Rhode Island Inland Flooding

In Rhode Island, there are nearly 27,000 people living in areas at an elevated risk of inland flooding.

Across most of the country, the heaviest downpours are happening more frequently, delivering a deluge in place of what would have been routine heavy rain. 

18.4 million gallons of sewage spilled in Rhode Island from Hurricane Sandy.

Heavy downpours are on the rise across the U.S.

The most extreme precipitation events have increased in every region of the contiguous states since the 1950s.

What's Happening with Inland Flooding?

Massachusetts

New England is Wicked Dry Right Now With Little Relief In Sight

Boston just had its driest summer on record with precipitation more than 6.5 inches below average. It also had its hottest August on record, which has helped bake in the dryness... More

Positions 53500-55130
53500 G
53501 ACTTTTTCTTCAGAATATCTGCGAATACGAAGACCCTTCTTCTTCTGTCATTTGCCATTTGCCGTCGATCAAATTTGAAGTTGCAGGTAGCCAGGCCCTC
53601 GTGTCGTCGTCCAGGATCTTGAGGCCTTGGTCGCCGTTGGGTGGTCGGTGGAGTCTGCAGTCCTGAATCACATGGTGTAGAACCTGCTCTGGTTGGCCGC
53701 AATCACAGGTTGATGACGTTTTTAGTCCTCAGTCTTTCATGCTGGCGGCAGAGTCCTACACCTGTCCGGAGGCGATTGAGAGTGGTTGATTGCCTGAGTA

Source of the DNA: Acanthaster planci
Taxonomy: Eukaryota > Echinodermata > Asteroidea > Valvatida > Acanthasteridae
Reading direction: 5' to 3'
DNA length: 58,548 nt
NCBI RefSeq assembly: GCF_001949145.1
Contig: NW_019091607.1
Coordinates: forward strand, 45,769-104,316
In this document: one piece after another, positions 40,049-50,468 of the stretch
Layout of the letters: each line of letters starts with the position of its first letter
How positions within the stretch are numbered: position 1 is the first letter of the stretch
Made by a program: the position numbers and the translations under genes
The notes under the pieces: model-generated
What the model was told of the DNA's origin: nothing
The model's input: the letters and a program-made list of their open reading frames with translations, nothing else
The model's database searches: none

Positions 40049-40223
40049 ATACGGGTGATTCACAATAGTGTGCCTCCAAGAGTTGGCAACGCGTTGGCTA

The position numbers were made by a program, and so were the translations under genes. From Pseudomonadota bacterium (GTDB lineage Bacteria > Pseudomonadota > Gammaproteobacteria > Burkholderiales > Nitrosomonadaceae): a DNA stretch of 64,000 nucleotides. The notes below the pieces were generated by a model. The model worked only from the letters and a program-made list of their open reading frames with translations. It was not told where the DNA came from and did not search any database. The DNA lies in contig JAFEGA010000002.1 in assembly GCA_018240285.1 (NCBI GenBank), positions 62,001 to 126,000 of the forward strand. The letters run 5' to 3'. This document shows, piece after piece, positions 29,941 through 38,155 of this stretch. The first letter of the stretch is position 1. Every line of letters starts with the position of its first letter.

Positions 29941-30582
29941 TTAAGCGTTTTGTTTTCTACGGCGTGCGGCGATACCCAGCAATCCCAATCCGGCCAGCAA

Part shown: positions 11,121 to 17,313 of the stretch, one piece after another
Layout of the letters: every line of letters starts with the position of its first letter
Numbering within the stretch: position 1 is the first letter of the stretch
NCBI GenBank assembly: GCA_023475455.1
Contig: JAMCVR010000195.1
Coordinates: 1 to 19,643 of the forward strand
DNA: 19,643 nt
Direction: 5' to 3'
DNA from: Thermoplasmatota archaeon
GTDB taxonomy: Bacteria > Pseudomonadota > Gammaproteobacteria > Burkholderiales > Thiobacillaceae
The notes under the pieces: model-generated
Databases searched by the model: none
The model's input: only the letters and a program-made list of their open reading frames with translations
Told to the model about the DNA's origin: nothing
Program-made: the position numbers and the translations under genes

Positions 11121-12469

Georgia

What a Warmer Future Means for Southeastern Wildfires

Tinder-dry conditions that have resulted from months with little to no rain and toasty fall temperatures have allowed the fires to reach unusual heights. More

New York

Sandy’s Surge Was Extreme. It Could Become Normal

The risk posed by future storms like Sandy is only going to increase due to climate change. The potential for stronger storms and rising seas mean Sandy-level flooding could could occur once every 23 years as opposed to once every 400... More

Climate Change Behind Surge in Western Wildfires

Western firefighting veterans lamenting a “new normal” amid surging forest fires have received an explanation for the destructiveness they’ve been unable to quell... More

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